To Love a Psychopath

All Rights Reserved ©

Chapter Twenty Eight


Joan was happy to take the time off, she didn’t want to know how Kate had managed it or what had happened, all she knew was that it came as a welcome relief to repair her own self for a change and rest her weary head for some time. She could be home, with Kate, and they enjoyed one another’s company. She made a conscious decision to simply enjoy what had been offered and not ask questions. She realised it was a first for her and she wondered if this could be the first step of her new life.

During their afternoon discussions of what had happened Joan realised that she had hallucinated the entire event with her father, he hadn’t been there for her at all it was always Kate. Over the past months she had heard his voice many times in her head, telling her how to remain in control and how to keep a tight hold of the reigns of life. She had even seen him standing beside her, but he wasn’t really there. Her mind had created the images and her brain had filled in the voice to give her the guidance that continued to keep her shackled to her emotional void. It was only her closeness with Kate that gave her the freedom to actually feel the wider range of emotions and empathy she actually was capable of.

Kate knew exactly where her loyalties lied; there was no question in her mind anymore after what she had just experienced of Joan. She knew Joan had emotional issues, she was even aware that Joan may be psychopathic, but despite all the warnings in the book and from the psychologist, she followed her heart.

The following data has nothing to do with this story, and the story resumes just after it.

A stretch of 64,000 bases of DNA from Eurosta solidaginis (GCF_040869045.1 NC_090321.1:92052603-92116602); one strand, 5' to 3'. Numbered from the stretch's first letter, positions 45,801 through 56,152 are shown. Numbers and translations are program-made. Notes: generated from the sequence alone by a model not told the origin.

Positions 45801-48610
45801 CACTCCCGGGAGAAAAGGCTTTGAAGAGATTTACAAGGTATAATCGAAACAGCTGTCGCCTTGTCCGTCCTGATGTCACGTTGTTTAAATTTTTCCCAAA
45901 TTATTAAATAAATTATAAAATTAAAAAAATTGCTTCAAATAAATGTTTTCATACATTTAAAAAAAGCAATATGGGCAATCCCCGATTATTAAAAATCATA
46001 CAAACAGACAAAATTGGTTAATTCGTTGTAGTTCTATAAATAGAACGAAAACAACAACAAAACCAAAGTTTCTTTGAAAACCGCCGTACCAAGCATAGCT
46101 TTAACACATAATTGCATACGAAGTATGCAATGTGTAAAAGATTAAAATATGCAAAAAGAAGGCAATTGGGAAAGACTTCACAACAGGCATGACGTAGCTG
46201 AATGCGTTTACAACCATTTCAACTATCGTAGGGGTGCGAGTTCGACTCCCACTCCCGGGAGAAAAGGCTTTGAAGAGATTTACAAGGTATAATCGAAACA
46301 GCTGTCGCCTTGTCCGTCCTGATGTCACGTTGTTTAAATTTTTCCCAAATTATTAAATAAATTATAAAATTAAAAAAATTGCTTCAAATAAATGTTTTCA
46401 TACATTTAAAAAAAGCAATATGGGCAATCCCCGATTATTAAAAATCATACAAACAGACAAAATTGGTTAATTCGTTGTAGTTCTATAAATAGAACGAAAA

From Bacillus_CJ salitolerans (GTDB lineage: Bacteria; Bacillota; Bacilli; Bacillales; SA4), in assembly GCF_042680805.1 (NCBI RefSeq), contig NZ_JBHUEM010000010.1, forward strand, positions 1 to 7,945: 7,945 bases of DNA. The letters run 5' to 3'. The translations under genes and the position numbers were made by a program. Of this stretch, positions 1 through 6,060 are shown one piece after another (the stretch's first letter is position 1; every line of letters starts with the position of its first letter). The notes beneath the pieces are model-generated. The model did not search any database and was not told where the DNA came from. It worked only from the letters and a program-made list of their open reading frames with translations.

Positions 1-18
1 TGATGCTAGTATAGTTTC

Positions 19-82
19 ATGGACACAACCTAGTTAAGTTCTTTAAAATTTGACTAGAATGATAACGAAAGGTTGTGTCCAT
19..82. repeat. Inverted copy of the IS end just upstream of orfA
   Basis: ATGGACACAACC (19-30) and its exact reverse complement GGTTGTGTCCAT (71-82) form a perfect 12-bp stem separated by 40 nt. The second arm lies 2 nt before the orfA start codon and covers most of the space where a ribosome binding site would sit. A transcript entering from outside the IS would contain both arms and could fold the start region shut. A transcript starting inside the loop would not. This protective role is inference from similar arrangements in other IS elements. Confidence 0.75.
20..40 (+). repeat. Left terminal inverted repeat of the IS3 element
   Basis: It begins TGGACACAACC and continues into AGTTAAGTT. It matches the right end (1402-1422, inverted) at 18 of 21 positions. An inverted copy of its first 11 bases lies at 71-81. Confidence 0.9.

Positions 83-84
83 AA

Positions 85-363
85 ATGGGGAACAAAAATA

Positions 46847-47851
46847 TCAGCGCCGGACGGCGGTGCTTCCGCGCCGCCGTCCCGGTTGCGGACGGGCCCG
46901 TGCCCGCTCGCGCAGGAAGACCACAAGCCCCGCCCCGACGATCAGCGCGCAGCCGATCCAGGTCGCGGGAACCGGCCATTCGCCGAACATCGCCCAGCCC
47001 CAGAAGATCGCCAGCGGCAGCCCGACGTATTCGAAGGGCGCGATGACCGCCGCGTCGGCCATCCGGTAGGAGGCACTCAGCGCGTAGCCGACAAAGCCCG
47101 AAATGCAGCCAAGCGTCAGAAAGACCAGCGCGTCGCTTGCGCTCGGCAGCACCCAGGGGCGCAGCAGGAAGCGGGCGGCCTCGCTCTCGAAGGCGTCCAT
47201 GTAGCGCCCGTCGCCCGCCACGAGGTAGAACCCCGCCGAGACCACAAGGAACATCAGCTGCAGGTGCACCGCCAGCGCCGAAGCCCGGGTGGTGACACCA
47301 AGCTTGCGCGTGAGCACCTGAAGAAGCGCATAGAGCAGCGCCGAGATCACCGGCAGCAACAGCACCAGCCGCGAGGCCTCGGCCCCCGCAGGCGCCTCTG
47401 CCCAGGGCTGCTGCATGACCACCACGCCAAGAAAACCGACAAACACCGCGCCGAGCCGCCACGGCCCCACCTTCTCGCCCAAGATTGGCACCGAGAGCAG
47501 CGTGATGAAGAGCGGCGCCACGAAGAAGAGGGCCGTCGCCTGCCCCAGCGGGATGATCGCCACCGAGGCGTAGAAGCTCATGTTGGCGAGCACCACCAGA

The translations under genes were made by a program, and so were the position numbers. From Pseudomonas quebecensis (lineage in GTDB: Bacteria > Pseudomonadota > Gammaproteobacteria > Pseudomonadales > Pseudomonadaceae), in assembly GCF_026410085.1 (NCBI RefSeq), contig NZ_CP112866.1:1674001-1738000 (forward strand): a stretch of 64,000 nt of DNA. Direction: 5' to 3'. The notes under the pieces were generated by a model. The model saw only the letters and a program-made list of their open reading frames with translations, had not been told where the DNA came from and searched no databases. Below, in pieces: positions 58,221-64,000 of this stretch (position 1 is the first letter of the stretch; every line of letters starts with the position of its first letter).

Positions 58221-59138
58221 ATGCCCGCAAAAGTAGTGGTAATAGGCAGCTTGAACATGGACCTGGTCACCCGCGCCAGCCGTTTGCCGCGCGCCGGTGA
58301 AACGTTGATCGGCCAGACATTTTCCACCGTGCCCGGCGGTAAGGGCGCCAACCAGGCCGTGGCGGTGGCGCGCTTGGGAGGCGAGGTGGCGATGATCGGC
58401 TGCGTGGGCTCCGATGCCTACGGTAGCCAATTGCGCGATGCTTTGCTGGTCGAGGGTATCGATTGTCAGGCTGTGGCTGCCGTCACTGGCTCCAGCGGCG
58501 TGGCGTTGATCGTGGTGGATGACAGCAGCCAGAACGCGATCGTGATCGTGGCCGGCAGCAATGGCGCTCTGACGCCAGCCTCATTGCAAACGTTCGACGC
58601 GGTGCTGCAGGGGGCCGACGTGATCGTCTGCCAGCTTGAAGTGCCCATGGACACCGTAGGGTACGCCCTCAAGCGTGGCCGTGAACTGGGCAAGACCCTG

Thinking about her history Kate reminisced about all the loves she could have had, but never eventuated; either because she was too busy with work, or moving around too often, or they just weren’t the right person, or for other reasons that she didn’t want to think about, but in actuality she was never truly interested in a relationship before. But now she had Joan, she found that Joan was everything to her, everything she had ever wanted, albeit with a bit of hard work involved but she was happy and willing to put that work in, and she wasn’t about to let any of that go.

Joan watched Kate potter around her garden, trimming branches and pulling weeds. She kept her nose in her book as she sat in the rocking chair out the front or on the back veranda step depending on where Kate was working. Kate had insisted that she rest, but her eyes kept wondering to the shorts that would ride up when Kate bent over, or the small amount of lower back and stomach that would poke out when she reached up. The sweat beading on Kate’s skin would sparkle in the sunshine and the mixture of sweat, dirt and sun gave Kate an even darker tinge to her bronze skin.